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Environmental Biology of Fishes

, Volume 94, Issue 1, pp 67–86 | Cite as

Risk management of non-target fish taxa in the Yakima River Watershed associated with hatchery salmon supplementation

  • Gabriel M. Temple
  • Todd N. Pearsons
Article

Abstract

Hatchery cultured salmon have the potential to interact strongly with other valued fish taxa (non-target taxa; NTT) in the natural environment. Monitoring and managing adverse interactions between hatchery supplemented salmon and NTT is one unique characteristic of a hatchery salmon supplementation program in the Yakima River, Washington. In this study, we evaluate impacts of spring Chinook salmon Oncorhynchus tshawytscha and coho salmon O. kisutch reintroduction to 15 NTT after 11 years of stocking approximately one million yearling smolts annually in the upper Yakima Basin between 1999 and 2009. Our risk management monitoring indicated changes in important response variables for NTT were within acceptable limits. Rigorous pre-implementation planning likely prevented many undesirable ecological impacts from the hatchery supplementation program. We illustrate a number of important features associated with risk management of hatchery and wild fish interactions. First, pre-project planning can eliminate many risks of concern and substantially reduce the need for risk containment during project implementation. Second, the sieve approach for monitoring impacts provided an acceptable balance between monitoring effort and risk containment ability, although in some cases, we would not detect impacts of interest. Third, rare and disbursed species that cannot be monitored effectively benefit from risk averse hatchery release strategies. Fourth, risk containment monitoring programs can be used to refute unsubstantiated claims of undesirable impacts. In short, our experience suggests that risk management of ecological interactions can occur by using a combination of pre-project adjustments through risk assessment and risk reduction, and by cost-effective risk containment monitoring and management.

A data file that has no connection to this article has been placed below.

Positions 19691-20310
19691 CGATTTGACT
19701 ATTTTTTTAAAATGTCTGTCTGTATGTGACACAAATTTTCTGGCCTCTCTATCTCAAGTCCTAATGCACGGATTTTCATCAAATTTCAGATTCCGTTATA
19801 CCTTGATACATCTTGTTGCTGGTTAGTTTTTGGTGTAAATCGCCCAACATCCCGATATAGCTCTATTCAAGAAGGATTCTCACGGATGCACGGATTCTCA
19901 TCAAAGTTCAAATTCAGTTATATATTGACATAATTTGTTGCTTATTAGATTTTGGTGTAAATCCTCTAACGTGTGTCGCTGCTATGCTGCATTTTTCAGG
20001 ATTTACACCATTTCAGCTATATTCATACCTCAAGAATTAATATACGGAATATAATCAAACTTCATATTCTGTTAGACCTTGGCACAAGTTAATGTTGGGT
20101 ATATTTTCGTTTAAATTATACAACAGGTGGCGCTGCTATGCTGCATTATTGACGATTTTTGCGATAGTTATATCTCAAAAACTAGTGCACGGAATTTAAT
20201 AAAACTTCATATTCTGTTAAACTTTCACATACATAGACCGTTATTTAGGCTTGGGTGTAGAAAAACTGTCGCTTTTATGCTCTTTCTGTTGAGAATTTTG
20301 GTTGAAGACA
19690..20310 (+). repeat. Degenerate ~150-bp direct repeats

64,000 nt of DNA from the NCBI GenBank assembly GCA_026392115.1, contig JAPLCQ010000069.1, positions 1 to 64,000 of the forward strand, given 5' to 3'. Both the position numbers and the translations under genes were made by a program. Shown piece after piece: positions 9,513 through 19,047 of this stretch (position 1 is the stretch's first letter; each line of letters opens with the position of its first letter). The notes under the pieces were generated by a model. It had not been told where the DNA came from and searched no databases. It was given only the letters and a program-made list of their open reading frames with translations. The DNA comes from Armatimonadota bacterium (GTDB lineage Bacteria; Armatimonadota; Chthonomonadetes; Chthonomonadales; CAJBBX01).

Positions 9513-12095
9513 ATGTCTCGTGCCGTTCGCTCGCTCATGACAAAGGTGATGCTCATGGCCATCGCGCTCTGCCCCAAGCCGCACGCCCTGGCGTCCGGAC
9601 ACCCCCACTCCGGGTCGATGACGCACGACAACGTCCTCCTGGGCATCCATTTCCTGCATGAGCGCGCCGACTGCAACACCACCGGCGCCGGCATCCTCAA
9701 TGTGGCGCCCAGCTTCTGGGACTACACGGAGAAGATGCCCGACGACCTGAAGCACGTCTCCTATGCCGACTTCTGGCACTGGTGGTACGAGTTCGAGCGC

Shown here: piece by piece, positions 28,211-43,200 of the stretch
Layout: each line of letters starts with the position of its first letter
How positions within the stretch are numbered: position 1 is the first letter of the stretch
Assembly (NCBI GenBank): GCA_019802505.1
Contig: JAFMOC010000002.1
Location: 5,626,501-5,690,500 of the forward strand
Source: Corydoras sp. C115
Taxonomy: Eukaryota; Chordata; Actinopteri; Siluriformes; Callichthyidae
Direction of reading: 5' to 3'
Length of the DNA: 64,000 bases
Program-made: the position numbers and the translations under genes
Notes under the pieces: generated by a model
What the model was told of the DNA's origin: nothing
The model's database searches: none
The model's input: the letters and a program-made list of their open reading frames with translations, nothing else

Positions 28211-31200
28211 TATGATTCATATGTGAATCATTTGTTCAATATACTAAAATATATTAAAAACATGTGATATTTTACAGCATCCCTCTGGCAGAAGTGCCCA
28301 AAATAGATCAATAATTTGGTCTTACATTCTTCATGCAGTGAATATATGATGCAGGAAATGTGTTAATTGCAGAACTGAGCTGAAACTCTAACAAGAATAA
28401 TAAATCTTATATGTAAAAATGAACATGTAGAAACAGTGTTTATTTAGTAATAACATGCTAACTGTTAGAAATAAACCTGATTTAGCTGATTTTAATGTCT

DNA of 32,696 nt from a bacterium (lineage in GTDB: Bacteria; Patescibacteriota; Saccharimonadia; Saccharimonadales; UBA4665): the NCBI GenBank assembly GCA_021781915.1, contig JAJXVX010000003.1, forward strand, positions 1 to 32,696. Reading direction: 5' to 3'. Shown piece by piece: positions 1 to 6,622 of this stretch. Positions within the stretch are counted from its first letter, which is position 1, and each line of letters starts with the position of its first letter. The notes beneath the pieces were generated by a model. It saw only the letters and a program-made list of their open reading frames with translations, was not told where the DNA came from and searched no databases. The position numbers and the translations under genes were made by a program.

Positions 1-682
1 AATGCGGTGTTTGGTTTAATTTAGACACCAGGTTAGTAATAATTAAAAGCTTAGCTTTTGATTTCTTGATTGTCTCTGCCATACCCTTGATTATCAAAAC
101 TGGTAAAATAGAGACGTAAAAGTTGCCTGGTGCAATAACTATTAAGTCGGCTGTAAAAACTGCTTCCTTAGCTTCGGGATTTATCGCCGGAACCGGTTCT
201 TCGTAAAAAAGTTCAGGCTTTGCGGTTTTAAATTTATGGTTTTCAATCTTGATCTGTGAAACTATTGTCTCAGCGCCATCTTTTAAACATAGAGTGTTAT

Keywords

Risk management Impact assessment Yakima River Non-target taxa Supplementation 

Notes

Acknowledgements

We are thankful to the many people that have served on the Yakima Species Interactions Studies and later the Ecological Interactions Team through the years and helped collect the data that made this study possible. We thank the Yakama Nation for supplying abundance data for the anadromous fishes. We also thank David Byrnes and Patty Smith, Bonneville Power Administration, who were helpful in securing and administering funding for this work. This work was funded through contracts from Bonneville Power Administration to the Washington Department of Fish and Wildlife for the Yakima Species Interactions Studies and the Yakima/Klickitat Fisheries Project.

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Copyright information

© Springer Science+Business Media B.V. 2011

Authors and Affiliations

  1. 1.Washington Department of Fish and WildlifeOlympiaUSA
  2. 2.Grant County Public Utility DistrictEphrataUSA

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